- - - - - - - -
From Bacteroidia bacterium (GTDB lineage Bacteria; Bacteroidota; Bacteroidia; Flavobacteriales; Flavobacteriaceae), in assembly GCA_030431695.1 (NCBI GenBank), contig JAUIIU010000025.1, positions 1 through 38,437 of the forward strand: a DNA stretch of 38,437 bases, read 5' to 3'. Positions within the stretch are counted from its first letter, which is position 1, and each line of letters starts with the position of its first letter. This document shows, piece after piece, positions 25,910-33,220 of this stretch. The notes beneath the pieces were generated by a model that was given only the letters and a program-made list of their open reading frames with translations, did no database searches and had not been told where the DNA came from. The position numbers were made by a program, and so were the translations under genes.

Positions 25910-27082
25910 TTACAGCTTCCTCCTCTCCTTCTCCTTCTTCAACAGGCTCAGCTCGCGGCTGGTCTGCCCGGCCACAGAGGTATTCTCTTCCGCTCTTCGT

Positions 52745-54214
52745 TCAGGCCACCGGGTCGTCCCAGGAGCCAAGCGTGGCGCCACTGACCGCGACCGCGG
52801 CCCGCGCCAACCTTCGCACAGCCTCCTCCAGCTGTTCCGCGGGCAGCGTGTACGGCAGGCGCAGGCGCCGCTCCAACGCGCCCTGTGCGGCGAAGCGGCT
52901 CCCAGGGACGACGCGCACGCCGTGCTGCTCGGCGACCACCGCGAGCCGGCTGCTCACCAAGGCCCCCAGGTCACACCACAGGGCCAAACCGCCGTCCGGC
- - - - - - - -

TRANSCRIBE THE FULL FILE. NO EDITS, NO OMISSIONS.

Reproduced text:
From Bacteroidia bacterium (GTDB lineage Bacteria; Bacteroidota; Bacteroidia; Flavobacteriales; Flavobacteriaceae), in assembly GCA_030431695.1 (NCBI GenBank), contig JAUIIU010000025.1, positions 1 through 38,437 of the forward strand: a DNA stretch of 38,437 bases, read 5' to 3'. Positions within the stretch are counted from its first letter, which is position 1, and each line of letters starts with the position of its first letter. This document shows, piece after piece, positions 25,910-33,220 of this stretch. The notes beneath the pieces were generated by a model that was given only the letters and a program-made list of their open reading frames with translations, did no database searches and had not been told where the DNA came from. The position numbers were made by a program, and so were the translations under genes.

Positions 25910-27082
25910 TTACAGCTTCCTCCTCTCCTTCTCCTTCTTCAACAGGCTCAGCTCGCGGCTGGTCTGCCCGGCCACAGAGGTATTCTCTTCCGCTCTTCGT

Positions 52745-54214
52745 TCAGGCCACCGGGTCGTCCCAGGAGCCAAGCGTGGCGCCACTGACCGCGACCGCGG
52801 CCCGCGCCAACCTTCGCACAGCCTCCTCCAGCTGTTCCGCGGGCAGCGTGTACGGCAGGCGCAGGCGCCGCTCCAACGCGCCCTGTGCGGCGAAGCGGCT
52901 CCCAGGGACGACGCGCACGCCGTGCTGCTCGGCGACCACCGCGAGCCGGCTGCTCACCAAGGCCCCCAGGTCACACCACAGGGCCAAACCGCCGTCCGGC